Eagle President Debra Ellis, who will serve as manager of consulting services at Net@Work, said the industry is a lot different today than when she founded Eagle 12 years ago. "There [are] a lot more skill sets you need on board in order to provide the best service," she said. "The technology is more advanced. You can do so much more with the technology, but you need to know how to do it." The deal brings Eagle's customers access to an infrastructure practice, a CRM business, a document management practice and even a networked copier group, she said.
Michael Healey, former president of $10 million VAR TenCorp., which was scooped up by solution provider GreenPages earlier this year, said the M&A mania is all about VARs getting the scale to reach new solution heights. Combined, GreenPages-TenCorp. expects to grow sales 30 percent this year to $100 million. Even more impressive, GreenPages' solutions sales now account for 40 percent of sales, up from only 12 percent a year ago, he said.
"The bulk of the market isn't buying the way they used to," said Healey, now CTO at GreenPages. "Now, businesses are looking to solution providers to just do it all. And to do it all, you need scale and scope."
At the same time, the skills required to do customer support, networking and integration keep going up exponentially, he said. "The level of specialization is pushing you to be bigger." At the end of the day, it's all about being the "one throat to choke" for the customer, he added. "But there is a benefit to being the one throat because you are that customer's advisor."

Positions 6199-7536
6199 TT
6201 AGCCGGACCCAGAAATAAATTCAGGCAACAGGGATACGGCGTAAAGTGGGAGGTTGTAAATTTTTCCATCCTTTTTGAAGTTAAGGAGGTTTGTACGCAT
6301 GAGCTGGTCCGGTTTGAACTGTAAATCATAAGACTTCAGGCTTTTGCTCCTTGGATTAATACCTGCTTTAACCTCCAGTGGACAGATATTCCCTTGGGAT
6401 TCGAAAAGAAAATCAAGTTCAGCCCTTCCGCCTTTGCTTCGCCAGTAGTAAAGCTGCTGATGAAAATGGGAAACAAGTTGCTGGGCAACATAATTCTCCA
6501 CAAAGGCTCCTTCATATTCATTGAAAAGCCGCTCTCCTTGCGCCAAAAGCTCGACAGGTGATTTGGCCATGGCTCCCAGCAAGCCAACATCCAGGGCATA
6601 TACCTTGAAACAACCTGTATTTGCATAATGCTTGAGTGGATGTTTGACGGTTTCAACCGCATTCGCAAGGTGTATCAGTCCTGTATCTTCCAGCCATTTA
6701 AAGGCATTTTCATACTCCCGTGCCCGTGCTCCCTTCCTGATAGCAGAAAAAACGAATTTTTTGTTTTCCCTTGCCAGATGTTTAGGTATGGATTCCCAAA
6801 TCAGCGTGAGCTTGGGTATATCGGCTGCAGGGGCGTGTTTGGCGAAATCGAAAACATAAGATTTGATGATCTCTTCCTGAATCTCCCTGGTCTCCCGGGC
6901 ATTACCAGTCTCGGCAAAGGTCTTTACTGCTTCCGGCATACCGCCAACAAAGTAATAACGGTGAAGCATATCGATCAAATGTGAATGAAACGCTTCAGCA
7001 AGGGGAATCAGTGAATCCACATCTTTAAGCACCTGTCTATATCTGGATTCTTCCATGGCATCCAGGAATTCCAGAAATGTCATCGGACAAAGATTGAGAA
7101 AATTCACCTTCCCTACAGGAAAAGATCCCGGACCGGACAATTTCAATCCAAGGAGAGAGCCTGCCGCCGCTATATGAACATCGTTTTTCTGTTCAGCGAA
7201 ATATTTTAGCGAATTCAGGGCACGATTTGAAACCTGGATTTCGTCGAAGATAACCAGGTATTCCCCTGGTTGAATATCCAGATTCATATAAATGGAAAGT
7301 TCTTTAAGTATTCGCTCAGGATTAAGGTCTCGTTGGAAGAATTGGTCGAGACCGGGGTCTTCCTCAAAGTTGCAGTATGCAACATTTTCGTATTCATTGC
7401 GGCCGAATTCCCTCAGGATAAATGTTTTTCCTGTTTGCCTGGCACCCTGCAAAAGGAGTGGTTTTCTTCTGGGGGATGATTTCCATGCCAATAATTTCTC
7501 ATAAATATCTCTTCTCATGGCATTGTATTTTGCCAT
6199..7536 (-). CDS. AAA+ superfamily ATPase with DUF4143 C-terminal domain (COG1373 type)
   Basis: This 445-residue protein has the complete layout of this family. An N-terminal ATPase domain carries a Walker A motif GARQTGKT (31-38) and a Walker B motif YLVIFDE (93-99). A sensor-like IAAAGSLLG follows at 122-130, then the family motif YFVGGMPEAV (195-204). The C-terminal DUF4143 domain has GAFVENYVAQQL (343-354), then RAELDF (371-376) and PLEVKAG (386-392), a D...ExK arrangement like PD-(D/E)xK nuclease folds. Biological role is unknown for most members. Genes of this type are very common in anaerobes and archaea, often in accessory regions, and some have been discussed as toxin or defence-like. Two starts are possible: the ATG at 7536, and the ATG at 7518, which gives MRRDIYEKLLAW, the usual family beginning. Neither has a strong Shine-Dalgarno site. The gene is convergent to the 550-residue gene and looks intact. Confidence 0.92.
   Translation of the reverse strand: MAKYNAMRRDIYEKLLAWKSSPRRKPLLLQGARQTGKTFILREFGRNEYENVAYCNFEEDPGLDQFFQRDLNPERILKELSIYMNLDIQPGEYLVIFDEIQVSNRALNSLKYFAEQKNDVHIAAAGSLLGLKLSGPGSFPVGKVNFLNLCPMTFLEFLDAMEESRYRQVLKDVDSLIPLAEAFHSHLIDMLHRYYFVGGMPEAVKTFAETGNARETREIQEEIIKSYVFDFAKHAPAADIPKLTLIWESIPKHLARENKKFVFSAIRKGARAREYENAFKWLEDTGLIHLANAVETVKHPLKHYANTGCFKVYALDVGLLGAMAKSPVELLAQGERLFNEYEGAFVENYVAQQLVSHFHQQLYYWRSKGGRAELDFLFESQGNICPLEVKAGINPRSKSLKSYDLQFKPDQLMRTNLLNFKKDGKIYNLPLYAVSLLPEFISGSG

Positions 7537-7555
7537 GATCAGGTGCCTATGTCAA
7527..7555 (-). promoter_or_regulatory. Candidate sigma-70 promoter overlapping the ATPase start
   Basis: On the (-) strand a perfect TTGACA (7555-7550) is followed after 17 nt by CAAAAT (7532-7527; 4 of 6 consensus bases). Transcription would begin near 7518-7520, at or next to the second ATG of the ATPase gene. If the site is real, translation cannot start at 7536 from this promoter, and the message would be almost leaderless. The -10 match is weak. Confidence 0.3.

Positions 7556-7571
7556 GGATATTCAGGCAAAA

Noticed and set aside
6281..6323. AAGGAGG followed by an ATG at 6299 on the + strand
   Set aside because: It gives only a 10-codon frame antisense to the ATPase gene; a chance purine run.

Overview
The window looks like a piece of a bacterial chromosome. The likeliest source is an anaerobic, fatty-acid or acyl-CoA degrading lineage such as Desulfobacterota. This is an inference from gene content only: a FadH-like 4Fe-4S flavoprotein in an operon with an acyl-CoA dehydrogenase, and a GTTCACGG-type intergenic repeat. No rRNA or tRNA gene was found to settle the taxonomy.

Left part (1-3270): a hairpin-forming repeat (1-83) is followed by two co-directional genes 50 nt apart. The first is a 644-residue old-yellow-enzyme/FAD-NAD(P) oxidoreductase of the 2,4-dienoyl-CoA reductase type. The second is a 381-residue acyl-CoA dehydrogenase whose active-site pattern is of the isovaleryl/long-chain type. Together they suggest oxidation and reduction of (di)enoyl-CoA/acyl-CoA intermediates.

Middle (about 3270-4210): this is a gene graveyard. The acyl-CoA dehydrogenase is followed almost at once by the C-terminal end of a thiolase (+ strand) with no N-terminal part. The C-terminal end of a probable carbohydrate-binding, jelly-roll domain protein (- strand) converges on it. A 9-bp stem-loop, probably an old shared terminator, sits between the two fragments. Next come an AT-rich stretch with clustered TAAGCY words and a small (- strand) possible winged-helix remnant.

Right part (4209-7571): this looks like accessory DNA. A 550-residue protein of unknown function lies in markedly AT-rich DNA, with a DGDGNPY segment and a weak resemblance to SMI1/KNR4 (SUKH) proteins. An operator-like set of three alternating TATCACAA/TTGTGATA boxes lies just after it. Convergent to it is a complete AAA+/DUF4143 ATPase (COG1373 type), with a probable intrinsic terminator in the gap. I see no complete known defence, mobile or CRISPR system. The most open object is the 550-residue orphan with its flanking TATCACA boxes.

Healey said the challenge for companies looking at making a deal is choosing the right partner. "To find the right partner that can take what you built, integrate it and keep the customers is a tough challenge."
One ex-solution provider who went through a couple of acquisitions after the dot-com collapse said the primary difference at that time was that a lot of firms were undercapitalized and forced to sell. "Today, companies are selling with a bit of a premium, so things are different," he said.
Part of that premium comes from the fact that much of the new crop of solution providers being acquired are stable, viable businesses that are finding it difficult to grow. That's because there's a major capital investment necessary to provide ever-complex solutions for customers looking for a single outsourced IT provider.
BULKING UP FOR SCALE